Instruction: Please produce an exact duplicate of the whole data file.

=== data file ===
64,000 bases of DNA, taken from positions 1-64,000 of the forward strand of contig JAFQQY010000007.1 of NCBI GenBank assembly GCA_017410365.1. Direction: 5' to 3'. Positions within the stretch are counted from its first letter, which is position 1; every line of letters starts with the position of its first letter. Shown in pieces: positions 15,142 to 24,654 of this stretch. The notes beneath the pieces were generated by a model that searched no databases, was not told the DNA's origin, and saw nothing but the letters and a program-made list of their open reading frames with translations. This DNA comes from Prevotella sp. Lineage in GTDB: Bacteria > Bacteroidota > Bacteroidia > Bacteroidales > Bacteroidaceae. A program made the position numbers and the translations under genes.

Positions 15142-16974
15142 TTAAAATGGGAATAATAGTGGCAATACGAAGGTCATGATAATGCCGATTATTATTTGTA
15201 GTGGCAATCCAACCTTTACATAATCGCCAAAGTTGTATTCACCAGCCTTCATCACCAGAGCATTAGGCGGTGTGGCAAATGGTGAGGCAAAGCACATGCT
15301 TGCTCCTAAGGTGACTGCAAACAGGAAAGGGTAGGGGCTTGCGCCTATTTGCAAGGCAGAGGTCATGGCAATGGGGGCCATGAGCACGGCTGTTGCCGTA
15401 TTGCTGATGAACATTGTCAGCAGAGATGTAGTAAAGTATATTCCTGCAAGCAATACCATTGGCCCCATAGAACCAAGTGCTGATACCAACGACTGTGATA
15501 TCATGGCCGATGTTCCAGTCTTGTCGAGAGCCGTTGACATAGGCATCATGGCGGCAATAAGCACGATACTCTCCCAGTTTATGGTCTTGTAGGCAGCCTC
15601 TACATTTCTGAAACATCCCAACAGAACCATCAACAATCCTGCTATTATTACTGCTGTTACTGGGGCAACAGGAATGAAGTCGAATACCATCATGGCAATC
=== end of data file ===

64,000 bases of DNA, taken from positions 1-64,000 of the forward strand of contig JAFQQY010000007.1 of NCBI GenBank assembly GCA_017410365.1. Direction: 5' to 3'. Positions within the stretch are counted from its first letter, which is position 1; every line of letters starts with the position of its first letter. Shown in pieces: positions 15,142 to 24,654 of this stretch. The notes beneath the pieces were generated by a model that searched no databases, was not told the DNA's origin, and saw nothing but the letters and a program-made list of their open reading frames with translations. This DNA comes from Prevotella sp. Lineage in GTDB: Bacteria > Bacteroidota > Bacteroidia > Bacteroidales > Bacteroidaceae. A program made the position numbers and the translations under genes.

Positions 15142-16974
15142 TTAAAATGGGAATAATAGTGGCAATACGAAGGTCATGATAATGCCGATTATTATTTGTA
15201 GTGGCAATCCAACCTTTACATAATCGCCAAAGTTGTATTCACCAGCCTTCATCACCAGAGCATTAGGCGGTGTGGCAAATGGTGAGGCAAAGCACATGCT
15301 TGCTCCTAAGGTGACTGCAAACAGGAAAGGGTAGGGGCTTGCGCCTATTTGCAAGGCAGAGGTCATGGCAATGGGGGCCATGAGCACGGCTGTTGCCGTA
15401 TTGCTGATGAACATTGTCAGCAGAGATGTAGTAAAGTATATTCCTGCAAGCAATACCATTGGCCCCATAGAACCAAGTGCTGATACCAACGACTGTGATA
15501 TCATGGCCGATGTTCCAGTCTTGTCGAGAGCCGTTGACATAGGCATCATGGCGGCAATAAGCACGATACTCTCCCAGTTTATGGTCTTGTAGGCAGCCTC
15601 TACATTTCTGAAACATCCCAACAGAACCATCAACAATCCTGCTATTATTACTGCTGTTACTGGGGCAACAGGAATGAAGTCGAATACCATCATGGCAATC